Igboland Before Colonization: Long before British colonization and independence, Nigerians lived peacefully within various ethnic groups.The Igbo tribe was very large and occupied the Eastern part of the country. This fact still remains the same till date but a lot of things have changed especially in the area of politics and administration.
Igbo people, from ancient history, preferred a system without any centralization. They didn’t have one leader and its political decisions weren’t based on one or several chiefs or a king. Igbo people preferred village by village rule as well as direct democracy. All habitats could take part in discussions and help in making the final decision.
Each village was a ‘mini-state’ and people who lived there formed its political unit. It was a prototype of democracy with Town Assemblies as their major political institution and Councils of Elders as their main political unit.
The Council of Elders held legislative, executive and judicial powers. It consisted of representatives of every family that lived in a particular territory. Each representative had its own name in the council, which sounded like ‘Ofo.’ Of all the elders, there was a member respected by others the most. Usually, it was the wisest and most senior person who was called ‘Okpara’. He can call a meeting and be the judge if need be. However, he wasn’t treated like a king or president. His voice alone wasn’t powerful and couldn’t make decisions without the voices of all the Igbo families in his village.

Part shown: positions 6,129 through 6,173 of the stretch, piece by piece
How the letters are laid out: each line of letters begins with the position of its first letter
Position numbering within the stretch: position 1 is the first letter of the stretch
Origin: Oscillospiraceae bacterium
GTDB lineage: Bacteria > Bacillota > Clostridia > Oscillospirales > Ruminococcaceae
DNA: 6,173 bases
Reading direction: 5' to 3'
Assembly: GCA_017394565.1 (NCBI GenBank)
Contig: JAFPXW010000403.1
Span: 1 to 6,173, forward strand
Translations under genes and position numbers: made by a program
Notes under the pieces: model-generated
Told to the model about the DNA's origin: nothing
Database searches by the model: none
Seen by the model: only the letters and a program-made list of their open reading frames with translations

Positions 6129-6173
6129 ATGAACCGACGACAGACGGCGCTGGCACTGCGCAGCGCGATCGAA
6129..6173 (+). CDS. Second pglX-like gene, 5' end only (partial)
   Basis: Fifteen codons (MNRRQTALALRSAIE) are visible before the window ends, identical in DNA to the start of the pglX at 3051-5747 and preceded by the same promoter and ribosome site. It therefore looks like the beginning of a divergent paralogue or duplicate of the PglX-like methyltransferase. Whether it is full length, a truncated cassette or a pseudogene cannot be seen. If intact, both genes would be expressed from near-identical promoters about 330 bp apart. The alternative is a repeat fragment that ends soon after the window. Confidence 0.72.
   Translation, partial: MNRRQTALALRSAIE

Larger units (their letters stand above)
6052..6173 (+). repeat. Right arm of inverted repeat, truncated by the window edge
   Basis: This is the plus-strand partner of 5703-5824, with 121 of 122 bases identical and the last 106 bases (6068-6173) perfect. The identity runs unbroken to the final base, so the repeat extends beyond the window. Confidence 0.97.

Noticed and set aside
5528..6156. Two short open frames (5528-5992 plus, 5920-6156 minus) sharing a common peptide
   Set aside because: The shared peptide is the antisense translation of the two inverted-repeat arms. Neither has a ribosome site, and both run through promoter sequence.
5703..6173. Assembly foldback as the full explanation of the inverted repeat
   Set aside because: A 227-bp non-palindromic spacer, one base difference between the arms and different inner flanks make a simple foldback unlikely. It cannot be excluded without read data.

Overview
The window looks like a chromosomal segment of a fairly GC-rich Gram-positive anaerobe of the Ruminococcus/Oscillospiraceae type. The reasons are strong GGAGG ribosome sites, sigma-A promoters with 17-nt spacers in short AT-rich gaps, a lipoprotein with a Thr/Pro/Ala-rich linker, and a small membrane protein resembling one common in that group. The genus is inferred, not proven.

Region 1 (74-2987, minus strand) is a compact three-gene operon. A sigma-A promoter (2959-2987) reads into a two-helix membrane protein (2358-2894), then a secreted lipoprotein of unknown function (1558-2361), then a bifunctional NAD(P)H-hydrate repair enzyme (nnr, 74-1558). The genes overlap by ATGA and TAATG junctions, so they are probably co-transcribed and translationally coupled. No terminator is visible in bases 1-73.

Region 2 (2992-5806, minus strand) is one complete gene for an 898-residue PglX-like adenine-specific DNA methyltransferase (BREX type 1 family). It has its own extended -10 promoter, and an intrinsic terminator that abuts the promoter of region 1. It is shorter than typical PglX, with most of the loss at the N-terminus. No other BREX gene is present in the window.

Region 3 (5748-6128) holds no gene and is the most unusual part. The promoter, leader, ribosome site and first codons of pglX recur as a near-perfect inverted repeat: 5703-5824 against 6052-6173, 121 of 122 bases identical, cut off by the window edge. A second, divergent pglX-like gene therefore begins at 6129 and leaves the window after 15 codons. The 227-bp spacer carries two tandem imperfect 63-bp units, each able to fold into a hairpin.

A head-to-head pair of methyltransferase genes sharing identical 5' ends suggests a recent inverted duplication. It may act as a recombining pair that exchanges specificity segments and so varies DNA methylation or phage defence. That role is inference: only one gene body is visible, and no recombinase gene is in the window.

Igboland Before Colonization, the Council of the village was responsible for settling disputes and arguments, punishing people who disobeyed rules, guiding the community of village. It was autonomous from other villages, and its meetings were attended by all male adults who lived there.
Besides, there were several groups that formed different political institutions within the village:
The Ozo – these were the most influential representatives of the village (usually, this title was awarded to the most popular and influential men).
Age grade – these were male groups of the same age who protected their territory and were responsible for peace and duties
Ala – these were priests who seen as the mouthpiece of Igbo gods (Aro, Ogbaegbu, Amadioha, etc.)
The Ozo and Ala could give advice to Okparas, provide assistance with maintaining law in the village and participate in all the meetings. However, none of these groups could perform judicial, executive and legislative functions on their own because these were collegial decisions only.
Obviously, Igbo tribes didn’t follow ‘traditional’ forms of government in ancient times. They didn’t have Kingdoms and Empires. The Council of elders, groups of people (Ozo, Age grade, and priests) formed the Town Assembly called Oha-na Eze. Everyone from the tribe ruled in their small villages and respected the beliefs and traditions of their ancestors.